Why This Program is not Changing Directory from C:/ to H: Drive or D: Drive.


using namespace std;

int main(int a,char *b[])
    int option;

    cout<<endl<<"Enter 2 for 2nd Semster Programs "<<endl;
    cout<<endl<<"Enter 3 for 3rd Semster Programs "<<endl;
        system("explorer .");
    else if(option==3)
        system("explorer .");
        system("explorer c:/");


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This isn't a C++ question, this is a Windows Explorer command line arguments question. Try opening a command line (i.e. regular old command line completely independent of your C++ program) and entering the commands you did. They will not switch drives there either. Try this to get to D:\directory1\directory2:

explorer /select D:\directory1\directory2
explorer /root D:\directory1\directory2

Stick either of those in the quotes of your "system" command and see what happens. In short, your program works, you just have the wrong thing in the quotes of your system command, which is not a C++ issue.

On a side-note, there are downsides to using "system". Google "C++ do not use system"

FInally, make sure you #include the cstdlib library for "system". It apparently worked without it for you, but it did not for me.

commented: Thanks for your reply.I applied all these commands on cmd and it works there that's y i am using them in program. +0

Whoops, forgot two things. One, I forgot the comma, so it needs to be this from the command line:

explorer /root, D:\directory1\directory2

Note the comma after root.

Also, at the COMMAND LINE, the above would be what you wanted. However, in your C++ program, remember to escape the backwards slash, so you want this in your C++ program:

system("explorer /root, D:\\directory1\\directory2");

When programming in C++, you type "\\" for a literal backslash. A SINGLE backslash means to not treat the following character literally, so "\n" means the single character newline, not two characters (backslash followed by n). Since backslash is a special character, when you need text to be interpreted literally as a single backslash, you use two of them: "\\". So the code

system("explorer /root, D:\\directory1\\directory2");

means "Run the program "explorer" and give it the arguments "/root, D:\directory1\directory2"

Note that it strips out the first backslash and treats the second backslash literally. So, once again, your C++ code will be:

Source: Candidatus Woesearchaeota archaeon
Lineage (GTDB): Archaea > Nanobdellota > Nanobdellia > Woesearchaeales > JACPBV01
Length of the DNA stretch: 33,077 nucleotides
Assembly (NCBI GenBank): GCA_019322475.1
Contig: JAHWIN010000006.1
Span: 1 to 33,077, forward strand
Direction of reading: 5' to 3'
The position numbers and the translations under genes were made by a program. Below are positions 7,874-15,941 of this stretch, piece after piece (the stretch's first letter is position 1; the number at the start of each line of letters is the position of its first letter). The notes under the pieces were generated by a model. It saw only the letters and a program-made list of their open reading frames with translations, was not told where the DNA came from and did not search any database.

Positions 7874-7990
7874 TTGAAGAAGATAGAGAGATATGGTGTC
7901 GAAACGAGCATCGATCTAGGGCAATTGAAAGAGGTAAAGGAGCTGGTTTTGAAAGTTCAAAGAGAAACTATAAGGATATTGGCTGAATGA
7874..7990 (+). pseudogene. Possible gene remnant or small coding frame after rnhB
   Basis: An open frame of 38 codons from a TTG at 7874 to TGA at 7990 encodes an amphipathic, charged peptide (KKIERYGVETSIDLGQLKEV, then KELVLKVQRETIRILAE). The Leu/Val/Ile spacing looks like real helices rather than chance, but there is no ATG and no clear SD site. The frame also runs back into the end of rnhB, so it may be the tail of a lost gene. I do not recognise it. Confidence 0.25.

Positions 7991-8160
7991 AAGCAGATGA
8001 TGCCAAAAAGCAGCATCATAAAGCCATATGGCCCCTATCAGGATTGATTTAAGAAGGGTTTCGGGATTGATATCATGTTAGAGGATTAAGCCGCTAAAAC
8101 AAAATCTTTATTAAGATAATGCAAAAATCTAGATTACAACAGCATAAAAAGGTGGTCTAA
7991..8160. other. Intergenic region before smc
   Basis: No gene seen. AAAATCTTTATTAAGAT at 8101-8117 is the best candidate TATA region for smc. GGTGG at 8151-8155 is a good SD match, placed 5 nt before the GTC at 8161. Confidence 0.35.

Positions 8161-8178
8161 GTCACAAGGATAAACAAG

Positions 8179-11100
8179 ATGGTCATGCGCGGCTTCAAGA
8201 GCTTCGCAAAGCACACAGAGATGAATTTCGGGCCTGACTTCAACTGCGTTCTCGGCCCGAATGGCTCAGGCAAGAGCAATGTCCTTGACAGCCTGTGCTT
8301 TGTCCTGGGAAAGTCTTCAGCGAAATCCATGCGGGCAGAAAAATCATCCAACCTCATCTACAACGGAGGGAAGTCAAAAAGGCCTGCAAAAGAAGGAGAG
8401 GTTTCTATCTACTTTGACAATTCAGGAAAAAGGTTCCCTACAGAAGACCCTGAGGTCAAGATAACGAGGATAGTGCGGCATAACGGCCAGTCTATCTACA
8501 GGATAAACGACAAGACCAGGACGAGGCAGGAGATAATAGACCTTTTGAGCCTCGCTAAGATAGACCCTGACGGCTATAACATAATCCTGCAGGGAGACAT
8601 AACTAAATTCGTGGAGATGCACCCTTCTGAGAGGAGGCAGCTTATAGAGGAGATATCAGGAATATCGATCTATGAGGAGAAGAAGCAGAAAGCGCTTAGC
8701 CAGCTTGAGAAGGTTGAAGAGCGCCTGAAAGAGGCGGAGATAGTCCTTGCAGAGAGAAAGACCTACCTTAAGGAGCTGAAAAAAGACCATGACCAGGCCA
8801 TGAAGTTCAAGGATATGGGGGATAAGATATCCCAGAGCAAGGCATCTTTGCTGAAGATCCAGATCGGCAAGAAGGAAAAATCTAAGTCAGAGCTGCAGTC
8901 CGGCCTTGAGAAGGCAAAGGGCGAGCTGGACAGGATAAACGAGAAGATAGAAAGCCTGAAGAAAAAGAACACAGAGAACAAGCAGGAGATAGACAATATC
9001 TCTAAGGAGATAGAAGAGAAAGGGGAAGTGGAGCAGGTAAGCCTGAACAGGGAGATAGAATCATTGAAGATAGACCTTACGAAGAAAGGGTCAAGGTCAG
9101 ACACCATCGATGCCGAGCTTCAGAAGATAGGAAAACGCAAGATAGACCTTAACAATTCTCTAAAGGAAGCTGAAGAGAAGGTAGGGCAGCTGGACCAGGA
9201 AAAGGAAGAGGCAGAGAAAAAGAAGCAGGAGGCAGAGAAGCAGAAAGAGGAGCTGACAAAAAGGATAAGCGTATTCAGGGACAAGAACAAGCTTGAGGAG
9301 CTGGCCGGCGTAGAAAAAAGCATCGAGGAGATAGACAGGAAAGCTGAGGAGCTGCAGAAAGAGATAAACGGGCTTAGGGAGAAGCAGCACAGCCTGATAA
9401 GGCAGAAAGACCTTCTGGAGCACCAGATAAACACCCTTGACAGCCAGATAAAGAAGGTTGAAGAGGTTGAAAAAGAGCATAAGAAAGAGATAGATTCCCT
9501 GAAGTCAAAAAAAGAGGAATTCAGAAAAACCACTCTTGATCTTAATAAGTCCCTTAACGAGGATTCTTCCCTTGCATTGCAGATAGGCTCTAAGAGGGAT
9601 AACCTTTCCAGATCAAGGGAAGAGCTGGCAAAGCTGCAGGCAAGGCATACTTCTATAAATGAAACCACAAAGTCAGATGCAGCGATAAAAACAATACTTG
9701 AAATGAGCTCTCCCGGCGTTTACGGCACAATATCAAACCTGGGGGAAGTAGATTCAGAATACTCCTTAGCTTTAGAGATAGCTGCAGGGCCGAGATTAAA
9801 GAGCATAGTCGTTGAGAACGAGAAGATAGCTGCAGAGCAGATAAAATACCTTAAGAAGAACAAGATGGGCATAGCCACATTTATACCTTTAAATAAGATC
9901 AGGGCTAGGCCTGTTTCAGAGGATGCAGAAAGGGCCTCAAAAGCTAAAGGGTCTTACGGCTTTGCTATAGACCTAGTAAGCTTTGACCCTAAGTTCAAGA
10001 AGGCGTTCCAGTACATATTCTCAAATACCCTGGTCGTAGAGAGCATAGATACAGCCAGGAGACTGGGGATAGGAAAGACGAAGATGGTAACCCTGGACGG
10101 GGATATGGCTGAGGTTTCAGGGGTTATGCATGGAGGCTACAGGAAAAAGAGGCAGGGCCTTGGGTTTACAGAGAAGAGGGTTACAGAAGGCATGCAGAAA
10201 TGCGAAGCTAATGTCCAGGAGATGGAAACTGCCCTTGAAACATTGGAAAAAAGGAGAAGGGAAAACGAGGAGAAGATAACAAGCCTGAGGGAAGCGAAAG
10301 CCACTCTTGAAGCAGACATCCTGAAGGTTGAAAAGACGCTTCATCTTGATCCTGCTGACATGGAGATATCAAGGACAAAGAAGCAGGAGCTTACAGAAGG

system("explorer /root, D:\\directory1\\directory2");

And again, experiment by using "select" rather than "root". I'm pretty sure "root" is what you want. Note that "root" does not mean the superuser "root" here. It means "go to the root of directory D:\directory1\directory2, as in GO INSIDE the directory. "select" would go to D:\directory1 and HIGHLIGHT directory2.

commented: Thank for your reply.. +0

Thanks for your reply.I applied all these commands on cmd and it works there that's y i am using them in program

I sort of missed part of the problem, I believe. You are trying to execute multiple commands using multiple "system" calls. I believe that is NOT the equivalent of opening a single command line shell, then executing the commands on that command shell. It is more like the equivalent of opening a command line shell, executing the command "d:", then closing the command line shell, opening a new command line shell, then executing the next command, which is to open Windows Explorer from the current directory. The command to change to the D directory was LOST when the first "system" command executed. When you then executed the second "system" command, which was to open Explorer in the current directory, that current directory was no longer the "D:" directory.

That's why it's not working as you thought. You thought it would create ONE shell and execute more than one command in it when in fact it opened up one shell PER command, thus losing previous commands.

At least that's what I THINK happened. Could be wrong. At any rate, if you use the solution I gave you, that's ONE command with arguments so it should work.

commented: Thanks It's very Helpful..Thanks again +0
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